Chinese firm all but stops work on power transmission line

LAHORE: A leading Chinese company has drastically slowed down work on the $2 billion 660kV high-voltage direct current (HVDC) transmission line from Lahore to Matiari due to various problems, including differences with the government over size of a revolving fund.

For its part, the government has decided not to enter into an agreement over another HVDC transmission line of 660kV (between Port Qasim and Faisalabad) with the company till the completion of the first line (between Lahore and Matiari), according to sources.

The 878km Lahore-Matiari transmission line is part of the China-Pakistan Economic Corridor (CPEC) and is the country’s first project based on direct current (DC). The line will have capacity of transmitting about 4,000MW of electricity.

The Port Qasim-Faisalabad transmission line is also part of the CPEC and has features similar to that of the first line.

Size of revolving fund, delay in building of power plants cited as main reasons

According to official sources, the sites where the Chinese company has either slowed down work drastically or stopped it altogether are near Balloki, Bhaipheru (about 50km from Lahore), and near Matiari (near Hyderabad).

Each site comprises 175 acres and is meant to be used for building two converter stations, for converting alternating current (AC) to DC and DC to AC. The government handed over the large pieces of land to the company in January this year.

The company started construction work there after getting a letter of interest from the government in February.

“The [Chinese] company has slowed down its work on these two major sites due to three major issues that are yet to be resolved. One issue is related to establishment of a revolving fund and the other to operation and maintenance of the project,” said an official of power division in the energy ministry.

The revolving fund, according to the official, is required to be set up for making payments to the Chinese company in case its bills are delayed. But the contentious issue is the amount of money to be allocated to the fund.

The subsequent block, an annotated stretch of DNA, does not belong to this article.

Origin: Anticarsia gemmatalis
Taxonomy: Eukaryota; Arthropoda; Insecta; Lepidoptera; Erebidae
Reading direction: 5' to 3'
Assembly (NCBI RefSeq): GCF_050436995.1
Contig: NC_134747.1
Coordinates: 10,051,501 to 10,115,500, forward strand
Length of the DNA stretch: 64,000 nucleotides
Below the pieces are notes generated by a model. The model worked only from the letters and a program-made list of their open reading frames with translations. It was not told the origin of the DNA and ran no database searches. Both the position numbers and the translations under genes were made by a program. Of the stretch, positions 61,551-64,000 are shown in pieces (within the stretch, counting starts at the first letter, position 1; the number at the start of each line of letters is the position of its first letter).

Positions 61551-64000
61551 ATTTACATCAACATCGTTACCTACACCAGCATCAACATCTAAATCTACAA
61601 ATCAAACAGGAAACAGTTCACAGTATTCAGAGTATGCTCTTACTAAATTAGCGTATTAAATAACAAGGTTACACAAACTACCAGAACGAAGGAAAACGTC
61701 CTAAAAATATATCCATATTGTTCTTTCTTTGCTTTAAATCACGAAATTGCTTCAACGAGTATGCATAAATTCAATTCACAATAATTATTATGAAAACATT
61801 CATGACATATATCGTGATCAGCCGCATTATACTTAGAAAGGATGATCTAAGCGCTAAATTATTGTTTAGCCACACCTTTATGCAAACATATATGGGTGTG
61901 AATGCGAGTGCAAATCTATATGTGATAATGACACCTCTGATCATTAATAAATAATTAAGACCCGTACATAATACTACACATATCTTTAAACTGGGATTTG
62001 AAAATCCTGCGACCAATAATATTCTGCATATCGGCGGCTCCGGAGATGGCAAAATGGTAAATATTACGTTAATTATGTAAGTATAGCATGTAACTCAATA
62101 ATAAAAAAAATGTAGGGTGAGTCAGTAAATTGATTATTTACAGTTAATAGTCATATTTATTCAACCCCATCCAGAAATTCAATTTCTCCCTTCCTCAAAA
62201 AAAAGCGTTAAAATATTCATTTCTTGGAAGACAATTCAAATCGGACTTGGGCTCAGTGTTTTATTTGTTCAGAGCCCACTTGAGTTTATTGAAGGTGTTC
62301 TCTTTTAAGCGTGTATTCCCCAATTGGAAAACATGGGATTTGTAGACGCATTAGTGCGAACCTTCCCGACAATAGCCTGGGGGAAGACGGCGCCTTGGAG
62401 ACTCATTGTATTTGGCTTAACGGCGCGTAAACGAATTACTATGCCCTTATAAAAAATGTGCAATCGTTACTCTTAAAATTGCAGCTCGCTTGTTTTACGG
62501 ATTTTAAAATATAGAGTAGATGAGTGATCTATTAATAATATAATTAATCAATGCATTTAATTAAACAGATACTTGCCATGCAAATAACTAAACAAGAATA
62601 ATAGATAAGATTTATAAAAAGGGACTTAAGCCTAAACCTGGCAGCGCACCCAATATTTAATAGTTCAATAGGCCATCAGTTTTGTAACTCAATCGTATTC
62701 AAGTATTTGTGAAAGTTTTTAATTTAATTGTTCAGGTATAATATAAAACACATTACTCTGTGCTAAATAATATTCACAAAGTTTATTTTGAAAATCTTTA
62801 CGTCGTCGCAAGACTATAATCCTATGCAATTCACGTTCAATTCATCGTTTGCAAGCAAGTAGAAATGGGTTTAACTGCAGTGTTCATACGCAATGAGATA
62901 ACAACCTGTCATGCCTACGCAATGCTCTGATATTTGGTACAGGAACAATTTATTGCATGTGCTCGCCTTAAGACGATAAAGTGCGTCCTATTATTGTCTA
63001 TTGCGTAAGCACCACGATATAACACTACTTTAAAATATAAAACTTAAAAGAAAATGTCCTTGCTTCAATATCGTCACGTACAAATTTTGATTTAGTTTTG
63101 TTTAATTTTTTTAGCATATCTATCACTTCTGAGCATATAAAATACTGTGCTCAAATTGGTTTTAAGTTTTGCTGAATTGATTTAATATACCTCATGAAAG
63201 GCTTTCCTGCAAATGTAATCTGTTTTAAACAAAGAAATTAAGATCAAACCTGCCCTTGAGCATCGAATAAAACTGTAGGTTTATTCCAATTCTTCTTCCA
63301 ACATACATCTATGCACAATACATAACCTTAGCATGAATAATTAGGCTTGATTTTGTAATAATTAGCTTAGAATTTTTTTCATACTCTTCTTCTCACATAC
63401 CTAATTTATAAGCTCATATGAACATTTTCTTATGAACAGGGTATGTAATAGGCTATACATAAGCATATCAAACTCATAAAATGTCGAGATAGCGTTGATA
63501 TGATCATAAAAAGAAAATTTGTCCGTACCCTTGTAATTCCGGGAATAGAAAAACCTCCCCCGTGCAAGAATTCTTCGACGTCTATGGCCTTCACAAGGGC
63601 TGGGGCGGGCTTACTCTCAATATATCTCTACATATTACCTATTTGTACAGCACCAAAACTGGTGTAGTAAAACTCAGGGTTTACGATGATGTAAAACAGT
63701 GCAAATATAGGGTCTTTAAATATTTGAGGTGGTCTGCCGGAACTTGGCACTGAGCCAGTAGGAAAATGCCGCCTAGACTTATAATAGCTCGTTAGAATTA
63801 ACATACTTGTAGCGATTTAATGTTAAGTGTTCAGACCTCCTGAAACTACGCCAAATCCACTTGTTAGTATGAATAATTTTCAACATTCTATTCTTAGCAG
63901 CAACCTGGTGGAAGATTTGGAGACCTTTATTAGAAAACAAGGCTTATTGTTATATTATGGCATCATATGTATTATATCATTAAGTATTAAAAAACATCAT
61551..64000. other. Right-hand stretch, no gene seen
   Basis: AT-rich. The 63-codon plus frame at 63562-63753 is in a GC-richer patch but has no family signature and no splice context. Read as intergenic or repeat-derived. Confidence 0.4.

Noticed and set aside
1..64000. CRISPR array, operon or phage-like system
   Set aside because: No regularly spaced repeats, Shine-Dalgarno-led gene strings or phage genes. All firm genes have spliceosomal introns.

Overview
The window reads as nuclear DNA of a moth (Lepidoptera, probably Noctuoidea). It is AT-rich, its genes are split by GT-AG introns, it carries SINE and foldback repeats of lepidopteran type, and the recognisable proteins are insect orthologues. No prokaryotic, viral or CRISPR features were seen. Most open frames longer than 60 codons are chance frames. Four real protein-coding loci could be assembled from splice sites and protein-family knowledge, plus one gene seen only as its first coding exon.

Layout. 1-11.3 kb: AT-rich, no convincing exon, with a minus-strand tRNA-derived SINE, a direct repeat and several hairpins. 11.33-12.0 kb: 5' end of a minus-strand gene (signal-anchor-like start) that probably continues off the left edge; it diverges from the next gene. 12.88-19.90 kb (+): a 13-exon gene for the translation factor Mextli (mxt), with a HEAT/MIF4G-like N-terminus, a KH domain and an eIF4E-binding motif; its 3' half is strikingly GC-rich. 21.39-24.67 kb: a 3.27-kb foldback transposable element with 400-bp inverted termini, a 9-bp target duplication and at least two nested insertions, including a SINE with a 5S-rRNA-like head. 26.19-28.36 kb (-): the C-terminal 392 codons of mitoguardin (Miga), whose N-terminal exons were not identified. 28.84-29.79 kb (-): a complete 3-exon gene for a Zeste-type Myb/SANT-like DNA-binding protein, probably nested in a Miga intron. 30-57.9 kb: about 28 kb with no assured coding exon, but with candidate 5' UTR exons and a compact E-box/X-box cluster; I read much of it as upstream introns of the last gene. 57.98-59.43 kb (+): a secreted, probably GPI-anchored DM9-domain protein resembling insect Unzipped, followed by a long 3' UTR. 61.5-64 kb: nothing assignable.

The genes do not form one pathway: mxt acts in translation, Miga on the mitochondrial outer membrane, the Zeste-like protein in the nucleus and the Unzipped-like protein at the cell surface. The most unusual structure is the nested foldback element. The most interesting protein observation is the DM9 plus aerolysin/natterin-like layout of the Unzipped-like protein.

The Chinese want the government to quickly set up the fund, but the authorities want to deliberate on the issue well before taking a final decision on the matter.

“The second major issue relates to the operation and maintenance of the project. The Chinese want the government [National Transmission and Despatch Company or NTDC] to purchase spare parts from China on its own and supply it for the operation and maintenance of the project. But the government wants the Chinese to perform this job so that the company could be held responsible for related problems, if any,” the official explained.

The third issue is the delay in setting up of power plants, as four coal-fired power plants in Thar, which were earlier scheduled to be commissioned in May 2020, are now expected to be operational by November 2020.

“Actually this transmission line is supposed to evacuate power from these plants… The government thinks that if the transmission line is ready in May [of 2020] and the plants are not, it will have to pay over 90 paisa per unit in wheeling tariff, which will run into billions for a period of six months [from May to November 2020],” said the official.

“And there are chances of further delays in the commissioning of the power plants. That is why the official date for the start of the project, which has to be completed within a period of 27 months, is yet to be announced by the government.”

The official said that in view of the above problems the Chinese company had slowed down work on the two sites. It had even sent some of the engineers back to China and accelerated its efforts to get the pending issues resolved.

“It also continues to request the government to sign papers about the second [Port Qasim-Faisalabad] line at the earliest. But the government looks to be in no mood to sign them at the moment, as it urges the Chinese officials to wait for a final decision based on the future load after completion of the first line,” the official maintained.

Despite repeated attempts, the managing director of the NTDC could not be contacted for comments.